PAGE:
RALEIGH, N.C. (WNCN) – The secretary of the North Carolina Department of Health and Human Services said the state has begun to receive shipments of the COVID-19 vaccine that were delayed last week.
Dr. Mandy Cohen said while speaking to the North Carolina General Assembly that last week’s shipments of the vaccine will arrive Tuesday and Wednesday.
The state will receive two weeks’ worth of vaccinations in one week.
The CDC allocated a total of 162,875 first doses to the state for the week of Feb. 15 and 200,120 first doses to the state this week – an increase of 22.9 percent.
Those shipment totals include both the Pfizer and Moderna numbers.
The Moderna allocation is the same for both weeks at 99,500 but there was a 60 percent increase in the number of Pfizer doses – from 100,620 to 201,240 doses.
A week ago, the Centers for Disease Control and Prevention notified NCDHHS about a possible delay in shipments and deliveries of the COVID-19 vaccine due to wintry weather across much of the country.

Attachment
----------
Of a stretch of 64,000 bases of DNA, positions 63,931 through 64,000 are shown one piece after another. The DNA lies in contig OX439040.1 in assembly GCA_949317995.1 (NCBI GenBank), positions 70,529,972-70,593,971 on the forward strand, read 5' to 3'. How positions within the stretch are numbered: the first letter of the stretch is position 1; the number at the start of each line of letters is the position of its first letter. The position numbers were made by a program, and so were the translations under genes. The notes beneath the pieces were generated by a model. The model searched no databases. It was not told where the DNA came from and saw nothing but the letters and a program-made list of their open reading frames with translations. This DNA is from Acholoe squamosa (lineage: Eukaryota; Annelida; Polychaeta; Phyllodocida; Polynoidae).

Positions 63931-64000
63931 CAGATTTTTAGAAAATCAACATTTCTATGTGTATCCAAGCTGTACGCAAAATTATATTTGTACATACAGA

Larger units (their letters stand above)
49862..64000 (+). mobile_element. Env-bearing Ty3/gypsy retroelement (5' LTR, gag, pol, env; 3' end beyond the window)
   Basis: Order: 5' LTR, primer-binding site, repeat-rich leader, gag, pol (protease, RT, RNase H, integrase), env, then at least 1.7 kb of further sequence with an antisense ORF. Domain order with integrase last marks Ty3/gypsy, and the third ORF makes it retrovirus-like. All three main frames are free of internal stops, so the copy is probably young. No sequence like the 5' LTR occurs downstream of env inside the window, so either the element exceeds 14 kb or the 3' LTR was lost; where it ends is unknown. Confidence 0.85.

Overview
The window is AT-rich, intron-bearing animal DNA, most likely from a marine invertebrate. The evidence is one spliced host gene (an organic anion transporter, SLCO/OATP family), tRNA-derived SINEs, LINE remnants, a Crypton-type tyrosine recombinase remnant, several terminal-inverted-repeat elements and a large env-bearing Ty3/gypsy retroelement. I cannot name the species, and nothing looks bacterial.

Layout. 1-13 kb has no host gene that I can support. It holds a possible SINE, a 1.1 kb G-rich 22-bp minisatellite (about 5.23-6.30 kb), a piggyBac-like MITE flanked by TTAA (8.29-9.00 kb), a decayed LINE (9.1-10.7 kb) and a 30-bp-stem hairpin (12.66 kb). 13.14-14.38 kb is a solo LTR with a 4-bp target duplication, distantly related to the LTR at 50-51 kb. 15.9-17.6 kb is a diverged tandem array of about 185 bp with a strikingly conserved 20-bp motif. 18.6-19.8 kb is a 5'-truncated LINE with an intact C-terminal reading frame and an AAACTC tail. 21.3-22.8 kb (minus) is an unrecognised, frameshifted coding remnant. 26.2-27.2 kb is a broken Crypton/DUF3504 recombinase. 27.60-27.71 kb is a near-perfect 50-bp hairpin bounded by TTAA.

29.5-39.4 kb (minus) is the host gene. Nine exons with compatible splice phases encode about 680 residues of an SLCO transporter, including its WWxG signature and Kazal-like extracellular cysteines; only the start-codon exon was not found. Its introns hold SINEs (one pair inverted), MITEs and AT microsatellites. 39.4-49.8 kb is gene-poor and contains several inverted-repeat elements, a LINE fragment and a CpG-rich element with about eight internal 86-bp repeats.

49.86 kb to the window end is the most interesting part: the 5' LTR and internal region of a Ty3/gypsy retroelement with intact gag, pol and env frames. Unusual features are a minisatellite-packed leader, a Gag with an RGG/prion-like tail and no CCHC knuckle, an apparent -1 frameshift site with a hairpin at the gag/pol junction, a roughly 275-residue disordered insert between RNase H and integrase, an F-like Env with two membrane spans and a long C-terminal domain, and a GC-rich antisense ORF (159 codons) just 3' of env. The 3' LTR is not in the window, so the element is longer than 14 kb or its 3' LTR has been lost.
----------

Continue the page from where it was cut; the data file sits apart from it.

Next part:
At the time, NCDHHS said it was working with the CDC and vaccine providers to help minimize “the potential effects of these delays.”
North Carolina lawmakers also asked Cohen about the Johnson & Johnson vaccine – which could be approved in time for additional frontline workers to become eligible for vaccinations on March 10.
Cohen said she was optimistic about the vaccine.
Group 3 begins Wednesday with employees at schools and child care facilities.
Cohen was also asked about the possibility of easing COVID-19 restrictions.
North Carolina’s key COVID-19 metrics have been trending in the right direction over the last several weeks.
Cohen noted the recent decline in hospitalizations and said Gov. Roy Cooper is looking to ease restrictions.
An announcement expected this week, but Cohen not clear about any specific steps.